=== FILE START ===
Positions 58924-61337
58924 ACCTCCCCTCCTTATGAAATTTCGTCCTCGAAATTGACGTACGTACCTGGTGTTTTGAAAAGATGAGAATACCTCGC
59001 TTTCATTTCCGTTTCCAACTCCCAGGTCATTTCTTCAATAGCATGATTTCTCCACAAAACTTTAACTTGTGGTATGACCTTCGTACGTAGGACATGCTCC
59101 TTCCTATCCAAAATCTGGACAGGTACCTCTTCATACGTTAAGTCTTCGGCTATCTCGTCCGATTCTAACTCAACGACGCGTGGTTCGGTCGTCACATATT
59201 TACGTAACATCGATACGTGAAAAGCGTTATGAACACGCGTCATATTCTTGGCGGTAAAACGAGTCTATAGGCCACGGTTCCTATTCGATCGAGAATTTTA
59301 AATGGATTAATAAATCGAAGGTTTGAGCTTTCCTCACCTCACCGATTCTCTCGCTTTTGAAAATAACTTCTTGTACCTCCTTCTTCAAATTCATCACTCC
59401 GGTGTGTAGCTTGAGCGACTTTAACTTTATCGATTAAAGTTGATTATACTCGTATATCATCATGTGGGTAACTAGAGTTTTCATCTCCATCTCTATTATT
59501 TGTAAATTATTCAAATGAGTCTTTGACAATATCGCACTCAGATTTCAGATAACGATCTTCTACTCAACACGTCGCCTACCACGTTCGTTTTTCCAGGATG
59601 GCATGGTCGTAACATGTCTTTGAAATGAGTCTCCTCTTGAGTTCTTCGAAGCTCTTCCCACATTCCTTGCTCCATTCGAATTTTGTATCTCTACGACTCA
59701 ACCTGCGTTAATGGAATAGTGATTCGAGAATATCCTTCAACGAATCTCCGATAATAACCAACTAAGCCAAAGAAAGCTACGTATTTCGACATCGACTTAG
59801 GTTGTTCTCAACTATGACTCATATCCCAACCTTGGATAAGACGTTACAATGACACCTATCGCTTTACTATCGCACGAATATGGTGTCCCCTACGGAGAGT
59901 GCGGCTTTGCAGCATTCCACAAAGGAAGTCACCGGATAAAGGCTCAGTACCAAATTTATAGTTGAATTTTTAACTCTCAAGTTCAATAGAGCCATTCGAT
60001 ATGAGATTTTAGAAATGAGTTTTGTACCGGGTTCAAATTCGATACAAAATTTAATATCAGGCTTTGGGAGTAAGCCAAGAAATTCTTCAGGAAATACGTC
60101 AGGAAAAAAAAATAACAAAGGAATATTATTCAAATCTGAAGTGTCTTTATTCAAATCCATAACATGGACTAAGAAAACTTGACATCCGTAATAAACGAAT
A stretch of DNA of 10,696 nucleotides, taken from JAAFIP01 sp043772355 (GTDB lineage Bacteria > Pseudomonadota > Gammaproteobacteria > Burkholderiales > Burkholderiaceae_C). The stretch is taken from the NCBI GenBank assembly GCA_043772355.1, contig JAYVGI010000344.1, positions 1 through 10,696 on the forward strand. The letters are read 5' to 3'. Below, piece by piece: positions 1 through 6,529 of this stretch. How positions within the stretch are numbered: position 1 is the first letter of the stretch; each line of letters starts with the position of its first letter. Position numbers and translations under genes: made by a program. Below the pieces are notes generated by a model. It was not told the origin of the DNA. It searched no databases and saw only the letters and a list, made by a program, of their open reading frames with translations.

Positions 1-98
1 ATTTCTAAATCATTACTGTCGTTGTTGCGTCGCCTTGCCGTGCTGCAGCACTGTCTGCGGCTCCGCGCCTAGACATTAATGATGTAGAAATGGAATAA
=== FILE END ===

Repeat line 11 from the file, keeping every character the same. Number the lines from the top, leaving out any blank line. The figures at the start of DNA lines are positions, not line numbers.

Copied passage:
59801 GTTGTTCTCAACTATGACTCATATCCCAACCTTGGATAAGACGTTACAATGACACCTATCGCTTTACTATCGCACGAATATGGTGTCCCCTACGGAGAGT